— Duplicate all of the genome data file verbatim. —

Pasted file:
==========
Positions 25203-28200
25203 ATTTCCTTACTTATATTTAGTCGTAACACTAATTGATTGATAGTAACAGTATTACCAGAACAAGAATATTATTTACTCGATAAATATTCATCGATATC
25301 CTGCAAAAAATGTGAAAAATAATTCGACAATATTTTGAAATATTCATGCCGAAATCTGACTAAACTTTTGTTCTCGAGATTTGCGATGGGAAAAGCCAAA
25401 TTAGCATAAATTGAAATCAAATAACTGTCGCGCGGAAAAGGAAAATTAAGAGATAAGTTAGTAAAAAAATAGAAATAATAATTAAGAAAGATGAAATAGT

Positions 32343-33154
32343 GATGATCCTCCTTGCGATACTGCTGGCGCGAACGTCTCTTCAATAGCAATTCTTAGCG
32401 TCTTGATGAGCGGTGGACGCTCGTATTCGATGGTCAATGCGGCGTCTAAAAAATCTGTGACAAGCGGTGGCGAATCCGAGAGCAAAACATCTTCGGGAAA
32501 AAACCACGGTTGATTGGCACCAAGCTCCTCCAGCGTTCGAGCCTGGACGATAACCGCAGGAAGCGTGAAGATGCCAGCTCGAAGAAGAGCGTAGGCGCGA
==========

Positions 25203-28200
25203 ATTTCCTTACTTATATTTAGTCGTAACACTAATTGATTGATAGTAACAGTATTACCAGAACAAGAATATTATTTACTCGATAAATATTCATCGATATC
25301 CTGCAAAAAATGTGAAAAATAATTCGACAATATTTTGAAATATTCATGCCGAAATCTGACTAAACTTTTGTTCTCGAGATTTGCGATGGGAAAAGCCAAA
25401 TTAGCATAAATTGAAATCAAATAACTGTCGCGCGGAAAAGGAAAATTAAGAGATAAGTTAGTAAAAAAATAGAAATAATAATTAAGAAAGATGAAATAGT

Positions 32343-33154
32343 GATGATCCTCCTTGCGATACTGCTGGCGCGAACGTCTCTTCAATAGCAATTCTTAGCG
32401 TCTTGATGAGCGGTGGACGCTCGTATTCGATGGTCAATGCGGCGTCTAAAAAATCTGTGACAAGCGGTGGCGAATCCGAGAGCAAAACATCTTCGGGAAA
32501 AAACCACGGTTGATTGGCACCAAGCTCCTCCAGCGTTCGAGCCTGGACGATAACCGCAGGAAGCGTGAAGATGCCAGCTCGAAGAAGAGCGTAGGCGCGA